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Locution (paranormal)

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Title: Locution (paranormal)  
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Subject: Revelation, Private revelation, Miracle of Lanciano, Marie Martha Chambon, Interior locution
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Locution (paranormal)

Locution (from Latin locutio, -onis a "speaking" < loqui "speak"[1]) is a paranormal phenomenon or supernatural revelation where a religious figure, statue or icon speaks, usually to a saint. Phenomena of locutions are described in the lives of Christian saints such as Saint Mary of Egypt (5th century), who heard the locution from the Icon of Virgin Mary at the Holy Sepulchre or in case of the Saint Henry of Coquet Island (d. 1127) who experienced the locution from the figure of Christ crucified.[2]

Locutions in Christianity

The Oxford Dictionary of Saints (1978) reports the locution phenomenon in the life of the St. Henry of Coquet (p. 189), a Dane by birth, who was a hermit on an island off the British coast by Tynemouth:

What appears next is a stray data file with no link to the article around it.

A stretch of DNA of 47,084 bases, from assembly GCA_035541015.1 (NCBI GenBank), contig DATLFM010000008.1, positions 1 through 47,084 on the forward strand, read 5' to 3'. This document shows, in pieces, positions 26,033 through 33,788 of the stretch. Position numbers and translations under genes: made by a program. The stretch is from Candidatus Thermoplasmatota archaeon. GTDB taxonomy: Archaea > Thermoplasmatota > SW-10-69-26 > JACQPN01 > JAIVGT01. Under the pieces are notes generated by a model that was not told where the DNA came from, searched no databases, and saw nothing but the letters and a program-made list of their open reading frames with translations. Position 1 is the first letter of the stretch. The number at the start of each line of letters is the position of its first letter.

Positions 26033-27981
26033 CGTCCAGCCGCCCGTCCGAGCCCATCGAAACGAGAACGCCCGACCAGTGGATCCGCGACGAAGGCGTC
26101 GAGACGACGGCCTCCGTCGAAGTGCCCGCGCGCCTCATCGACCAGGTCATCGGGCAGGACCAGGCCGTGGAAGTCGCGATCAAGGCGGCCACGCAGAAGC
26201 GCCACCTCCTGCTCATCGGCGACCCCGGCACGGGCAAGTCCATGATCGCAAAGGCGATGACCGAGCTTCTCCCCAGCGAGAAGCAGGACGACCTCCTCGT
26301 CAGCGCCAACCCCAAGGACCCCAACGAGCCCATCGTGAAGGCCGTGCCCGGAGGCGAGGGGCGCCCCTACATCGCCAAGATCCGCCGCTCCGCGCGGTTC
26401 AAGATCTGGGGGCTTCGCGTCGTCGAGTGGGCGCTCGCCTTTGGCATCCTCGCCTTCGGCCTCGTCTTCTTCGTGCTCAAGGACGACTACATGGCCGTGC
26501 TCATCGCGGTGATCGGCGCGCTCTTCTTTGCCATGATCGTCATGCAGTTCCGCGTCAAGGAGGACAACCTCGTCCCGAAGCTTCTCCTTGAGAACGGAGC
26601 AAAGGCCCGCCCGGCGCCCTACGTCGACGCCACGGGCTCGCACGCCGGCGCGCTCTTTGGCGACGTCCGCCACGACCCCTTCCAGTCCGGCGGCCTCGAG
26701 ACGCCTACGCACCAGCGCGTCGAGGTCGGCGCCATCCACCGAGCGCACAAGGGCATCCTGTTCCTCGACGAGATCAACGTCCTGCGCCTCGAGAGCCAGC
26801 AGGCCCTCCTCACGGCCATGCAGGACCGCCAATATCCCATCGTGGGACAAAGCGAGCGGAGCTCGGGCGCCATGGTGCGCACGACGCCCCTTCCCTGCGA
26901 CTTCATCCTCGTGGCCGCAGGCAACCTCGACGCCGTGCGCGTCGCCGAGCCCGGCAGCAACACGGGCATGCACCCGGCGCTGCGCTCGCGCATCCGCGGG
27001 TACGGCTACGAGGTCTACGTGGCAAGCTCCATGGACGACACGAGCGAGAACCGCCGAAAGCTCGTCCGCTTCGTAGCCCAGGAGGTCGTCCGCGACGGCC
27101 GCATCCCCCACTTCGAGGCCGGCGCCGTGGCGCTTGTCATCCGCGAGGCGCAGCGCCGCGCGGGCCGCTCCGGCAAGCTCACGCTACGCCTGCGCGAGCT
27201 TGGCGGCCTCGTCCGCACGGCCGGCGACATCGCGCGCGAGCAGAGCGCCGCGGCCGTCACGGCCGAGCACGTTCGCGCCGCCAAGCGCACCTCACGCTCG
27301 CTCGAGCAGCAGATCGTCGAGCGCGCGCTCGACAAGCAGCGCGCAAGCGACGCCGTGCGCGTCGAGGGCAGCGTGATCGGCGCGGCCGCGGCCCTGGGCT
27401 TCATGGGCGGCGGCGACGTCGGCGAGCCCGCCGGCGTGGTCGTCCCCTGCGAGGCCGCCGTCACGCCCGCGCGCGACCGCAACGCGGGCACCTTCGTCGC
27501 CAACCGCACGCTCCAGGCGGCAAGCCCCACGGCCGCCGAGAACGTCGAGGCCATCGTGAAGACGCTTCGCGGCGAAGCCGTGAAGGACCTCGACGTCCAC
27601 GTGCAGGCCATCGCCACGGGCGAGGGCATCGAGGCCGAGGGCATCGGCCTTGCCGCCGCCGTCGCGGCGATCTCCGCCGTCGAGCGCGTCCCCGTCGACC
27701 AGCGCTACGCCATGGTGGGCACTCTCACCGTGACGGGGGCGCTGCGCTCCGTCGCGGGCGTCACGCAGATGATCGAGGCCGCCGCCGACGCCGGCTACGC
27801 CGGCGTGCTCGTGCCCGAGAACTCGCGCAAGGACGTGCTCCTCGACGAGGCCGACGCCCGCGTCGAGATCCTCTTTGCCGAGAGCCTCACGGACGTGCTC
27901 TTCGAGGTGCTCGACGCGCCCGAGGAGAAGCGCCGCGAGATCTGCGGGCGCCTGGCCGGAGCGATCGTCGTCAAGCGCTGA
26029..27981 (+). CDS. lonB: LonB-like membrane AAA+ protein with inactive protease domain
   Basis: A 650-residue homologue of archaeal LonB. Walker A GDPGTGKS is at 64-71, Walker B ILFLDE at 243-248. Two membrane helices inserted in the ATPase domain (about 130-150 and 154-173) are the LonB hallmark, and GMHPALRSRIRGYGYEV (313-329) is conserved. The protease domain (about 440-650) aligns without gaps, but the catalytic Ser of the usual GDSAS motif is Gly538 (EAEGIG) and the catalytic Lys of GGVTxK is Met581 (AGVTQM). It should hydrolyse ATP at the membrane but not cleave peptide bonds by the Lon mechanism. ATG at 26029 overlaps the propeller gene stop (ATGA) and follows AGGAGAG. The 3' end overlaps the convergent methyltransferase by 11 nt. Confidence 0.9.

"After some years a party of Danes tried to persuade him to return to his own country, where there was no lack of site suitable for hermits. But after a night in prayer and experience of a locution from the figure of Christ crucified, he decided to stay on. As his holiness became known, visitors became numerous, attracted by his special gifts of prophesy, telekinesis and reading the secrets of hearts".[3]

Likewise, similar locution case is reported in the life of Saint Mary of Egypt (p. 271, same edition):

"Once at Jerusalem, she was held back from entering the church with the other pilgrims by an invisible and irresistible force. Lifting her eyes to an icon of the Blessed Virgin, she was told to go over the Jordan where she would find rest".[4]

See also


  1. ^ The New International Webster's Comprehensive Dictionary of the English Language. Encyclopedic Edition. Trident Press International, 2003. P. 748.
  2. ^ David Hugh Farmer. Oxford Dictionary of the Saints. Oxford: Clarendon Press: 1978, 1979, 1980. P. 189
  3. ^ Ibid.: "Oxford Dictionary of the Saints". P. 189
  4. ^ Ibid.: "Oxford Dictionary of the Saints". P. 271
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